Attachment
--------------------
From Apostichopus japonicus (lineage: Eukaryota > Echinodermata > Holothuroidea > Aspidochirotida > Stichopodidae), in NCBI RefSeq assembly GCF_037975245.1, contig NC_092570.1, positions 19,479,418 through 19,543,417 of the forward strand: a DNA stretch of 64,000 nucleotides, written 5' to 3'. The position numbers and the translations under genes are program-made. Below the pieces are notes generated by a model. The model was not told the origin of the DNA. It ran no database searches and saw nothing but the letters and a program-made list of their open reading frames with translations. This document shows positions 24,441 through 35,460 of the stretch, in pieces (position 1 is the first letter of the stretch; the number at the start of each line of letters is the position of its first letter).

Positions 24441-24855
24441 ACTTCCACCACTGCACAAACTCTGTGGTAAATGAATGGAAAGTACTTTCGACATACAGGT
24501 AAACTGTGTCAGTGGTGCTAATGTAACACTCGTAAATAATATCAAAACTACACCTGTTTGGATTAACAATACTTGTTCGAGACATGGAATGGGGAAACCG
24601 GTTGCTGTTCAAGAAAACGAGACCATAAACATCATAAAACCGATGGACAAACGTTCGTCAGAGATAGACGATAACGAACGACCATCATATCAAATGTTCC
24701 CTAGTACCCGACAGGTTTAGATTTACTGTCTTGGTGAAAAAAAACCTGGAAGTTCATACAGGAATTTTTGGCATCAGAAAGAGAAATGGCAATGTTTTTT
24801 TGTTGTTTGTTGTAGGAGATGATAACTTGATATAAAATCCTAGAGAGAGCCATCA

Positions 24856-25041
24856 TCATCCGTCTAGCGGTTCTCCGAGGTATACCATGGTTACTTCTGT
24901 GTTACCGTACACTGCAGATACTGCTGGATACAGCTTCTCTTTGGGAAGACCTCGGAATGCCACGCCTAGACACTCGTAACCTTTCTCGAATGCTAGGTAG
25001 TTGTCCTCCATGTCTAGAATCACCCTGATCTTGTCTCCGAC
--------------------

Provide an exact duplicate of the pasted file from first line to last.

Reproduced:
From Apostichopus japonicus (lineage: Eukaryota > Echinodermata > Holothuroidea > Aspidochirotida > Stichopodidae), in NCBI RefSeq assembly GCF_037975245.1, contig NC_092570.1, positions 19,479,418 through 19,543,417 of the forward strand: a DNA stretch of 64,000 nucleotides, written 5' to 3'. The position numbers and the translations under genes are program-made. Below the pieces are notes generated by a model. The model was not told the origin of the DNA. It ran no database searches and saw nothing but the letters and a program-made list of their open reading frames with translations. This document shows positions 24,441 through 35,460 of the stretch, in pieces (position 1 is the first letter of the stretch; the number at the start of each line of letters is the position of its first letter).

Positions 24441-24855
24441 ACTTCCACCACTGCACAAACTCTGTGGTAAATGAATGGAAAGTACTTTCGACATACAGGT
24501 AAACTGTGTCAGTGGTGCTAATGTAACACTCGTAAATAATATCAAAACTACACCTGTTTGGATTAACAATACTTGTTCGAGACATGGAATGGGGAAACCG
24601 GTTGCTGTTCAAGAAAACGAGACCATAAACATCATAAAACCGATGGACAAACGTTCGTCAGAGATAGACGATAACGAACGACCATCATATCAAATGTTCC
24701 CTAGTACCCGACAGGTTTAGATTTACTGTCTTGGTGAAAAAAAACCTGGAAGTTCATACAGGAATTTTTGGCATCAGAAAGAGAAATGGCAATGTTTTTT
24801 TGTTGTTTGTTGTAGGAGATGATAACTTGATATAAAATCCTAGAGAGAGCCATCA

Positions 24856-25041
24856 TCATCCGTCTAGCGGTTCTCCGAGGTATACCATGGTTACTTCTGT
24901 GTTACCGTACACTGCAGATACTGCTGGATACAGCTTCTCTTTGGGAAGACCTCGGAATGCCACGCCTAGACACTCGTAACCTTTCTCGAATGCTAGGTAG
25001 TTGTCCTCCATGTCTAGAATCACCCTGATCTTGTCTCCGAC